Thursday, April 14, 2005

Goofy Girl Gets an Extension

No, not a hair extension, a tax extension. And it was a little too easy to do.

There was no begging, pleading, nor withdrawl of blood from turnips involved. There's a handy toll-free number (1-888-796-1074, if you're curious) that you call.

You punch in the basics, using your keypad, prompted by the friendly computerized voice:
-SSN
-Expected tax liability for 2004
-Tax 2004 payments made

...and bingo! You've got a 4-month extension from Uncle Sam.
Chords from the George Michael song "Freedom" echo in the background...

The hardest part of the whole deal was determining "Expected tax liability". Uh...how do I punch in "no fucking idea?" I mean, that's kinda the point of getting the extension, isn't it? If I KNEW how much my taxes were going to be, wouldn't I be DONE? So I punched in "zero" and moved on. Friendly Uncle Sam can penalize me later if I guessed wrong.

Now I need to fight the Procrastination Demons that seem to surround me and get the damn thing done.

2 comments:

Cagey said...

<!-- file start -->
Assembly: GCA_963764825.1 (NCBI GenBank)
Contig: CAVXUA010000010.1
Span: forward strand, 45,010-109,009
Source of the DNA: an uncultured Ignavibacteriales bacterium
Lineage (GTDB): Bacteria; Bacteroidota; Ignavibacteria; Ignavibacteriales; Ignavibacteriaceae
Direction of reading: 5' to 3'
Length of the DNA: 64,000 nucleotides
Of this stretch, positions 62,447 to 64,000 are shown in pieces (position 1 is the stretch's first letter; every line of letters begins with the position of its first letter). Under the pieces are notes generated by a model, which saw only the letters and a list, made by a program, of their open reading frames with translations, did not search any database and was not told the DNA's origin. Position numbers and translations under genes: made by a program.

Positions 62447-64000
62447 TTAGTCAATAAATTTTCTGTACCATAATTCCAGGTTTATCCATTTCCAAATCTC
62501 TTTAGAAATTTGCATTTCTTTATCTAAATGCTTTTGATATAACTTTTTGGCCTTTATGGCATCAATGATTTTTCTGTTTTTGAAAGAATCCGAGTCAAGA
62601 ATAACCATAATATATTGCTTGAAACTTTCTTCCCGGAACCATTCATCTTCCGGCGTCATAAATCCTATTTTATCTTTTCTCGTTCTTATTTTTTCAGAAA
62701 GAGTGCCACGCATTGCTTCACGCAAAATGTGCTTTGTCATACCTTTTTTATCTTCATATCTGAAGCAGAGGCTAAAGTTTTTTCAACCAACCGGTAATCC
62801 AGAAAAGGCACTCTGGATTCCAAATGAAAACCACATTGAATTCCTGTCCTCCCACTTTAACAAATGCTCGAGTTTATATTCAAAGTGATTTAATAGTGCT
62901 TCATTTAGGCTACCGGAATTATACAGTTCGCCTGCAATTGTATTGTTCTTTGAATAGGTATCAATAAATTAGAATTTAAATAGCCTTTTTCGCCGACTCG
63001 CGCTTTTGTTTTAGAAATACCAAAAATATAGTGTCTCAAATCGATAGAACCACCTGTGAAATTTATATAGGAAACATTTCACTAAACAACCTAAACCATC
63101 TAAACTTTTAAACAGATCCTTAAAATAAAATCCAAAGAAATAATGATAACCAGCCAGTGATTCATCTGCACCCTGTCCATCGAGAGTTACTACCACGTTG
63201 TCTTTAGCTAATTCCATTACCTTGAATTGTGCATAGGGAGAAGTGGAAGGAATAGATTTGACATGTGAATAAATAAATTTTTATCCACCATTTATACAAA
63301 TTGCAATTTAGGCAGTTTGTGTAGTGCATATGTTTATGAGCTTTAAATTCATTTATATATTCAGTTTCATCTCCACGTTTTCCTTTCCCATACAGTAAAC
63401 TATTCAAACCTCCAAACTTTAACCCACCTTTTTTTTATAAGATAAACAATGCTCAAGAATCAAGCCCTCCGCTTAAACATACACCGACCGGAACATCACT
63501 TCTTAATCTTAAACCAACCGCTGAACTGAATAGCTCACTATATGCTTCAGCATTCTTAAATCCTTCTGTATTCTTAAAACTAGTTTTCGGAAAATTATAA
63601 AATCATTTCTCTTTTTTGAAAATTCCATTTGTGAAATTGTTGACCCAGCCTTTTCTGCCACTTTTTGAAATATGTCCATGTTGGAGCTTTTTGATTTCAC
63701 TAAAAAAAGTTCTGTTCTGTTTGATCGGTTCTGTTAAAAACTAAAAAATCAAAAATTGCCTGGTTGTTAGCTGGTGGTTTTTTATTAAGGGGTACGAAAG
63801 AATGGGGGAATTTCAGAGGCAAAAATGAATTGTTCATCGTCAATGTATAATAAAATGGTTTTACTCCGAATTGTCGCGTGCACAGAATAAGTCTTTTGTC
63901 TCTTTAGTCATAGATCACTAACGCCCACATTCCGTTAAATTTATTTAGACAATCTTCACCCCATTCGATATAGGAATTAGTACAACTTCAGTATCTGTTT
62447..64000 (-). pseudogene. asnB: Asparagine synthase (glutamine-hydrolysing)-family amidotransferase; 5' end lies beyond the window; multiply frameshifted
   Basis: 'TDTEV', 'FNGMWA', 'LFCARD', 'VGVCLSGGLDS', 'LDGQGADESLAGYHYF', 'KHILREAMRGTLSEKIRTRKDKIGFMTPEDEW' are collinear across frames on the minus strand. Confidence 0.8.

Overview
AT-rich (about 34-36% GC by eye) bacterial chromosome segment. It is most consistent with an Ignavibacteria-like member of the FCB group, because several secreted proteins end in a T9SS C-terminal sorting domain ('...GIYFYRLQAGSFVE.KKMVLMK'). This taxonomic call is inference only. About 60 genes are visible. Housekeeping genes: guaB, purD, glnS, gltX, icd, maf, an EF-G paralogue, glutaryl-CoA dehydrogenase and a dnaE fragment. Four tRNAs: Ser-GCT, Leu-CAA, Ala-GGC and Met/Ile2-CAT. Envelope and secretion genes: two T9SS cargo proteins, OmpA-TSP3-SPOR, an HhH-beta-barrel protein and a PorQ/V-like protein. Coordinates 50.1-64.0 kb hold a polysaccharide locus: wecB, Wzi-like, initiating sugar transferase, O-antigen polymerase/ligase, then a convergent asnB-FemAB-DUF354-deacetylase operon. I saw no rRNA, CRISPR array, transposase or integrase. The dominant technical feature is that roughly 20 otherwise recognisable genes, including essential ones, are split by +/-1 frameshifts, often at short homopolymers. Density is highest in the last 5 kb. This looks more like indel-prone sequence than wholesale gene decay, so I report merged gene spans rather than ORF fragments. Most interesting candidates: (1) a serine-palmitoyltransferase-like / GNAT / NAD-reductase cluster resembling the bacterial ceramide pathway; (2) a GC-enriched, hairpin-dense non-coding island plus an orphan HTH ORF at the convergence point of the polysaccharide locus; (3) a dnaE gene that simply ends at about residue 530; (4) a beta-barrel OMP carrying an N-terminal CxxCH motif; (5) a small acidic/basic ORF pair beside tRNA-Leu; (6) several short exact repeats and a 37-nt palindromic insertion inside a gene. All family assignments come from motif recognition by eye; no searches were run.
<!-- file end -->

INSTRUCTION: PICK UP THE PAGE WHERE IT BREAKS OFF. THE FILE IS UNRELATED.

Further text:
Hmmm, usually when the IRS says "expected tax liability" that generally means what you owed for the year - aka your entire tax bill. Then, you subtract out your estimated payments (i.e. withholding) and then you know if you owe more or are getting a refund (however, most people mistake this "owing" part as their "liability" part). I know the terminolgoy is confusing for people - it was a constant fight at Block to get people to understand the semantics. Unfortunately, with the IRS, semantics actually count. Sigh. Maybe I misunderstood what you were saying by "expected tax liability".

Goofy Girl said...

I think a lot of folks misunderstand "tax liability". I failed to mention that there is a form that the phone number prompts you to complete, even though it's a simple 3-line form. This form comes with 2 pages of instructions and telling you which lines to get your "tax liability" and "tax payments" from.

For the record, this is Form 4868. If you are confused...go to irs.gov and get this form first, before making that call!

My point was...if I'd gotten to line 70 on my 1040 (where est. tax liability lives), I'd be done with the damn thing...so why would I need an extension?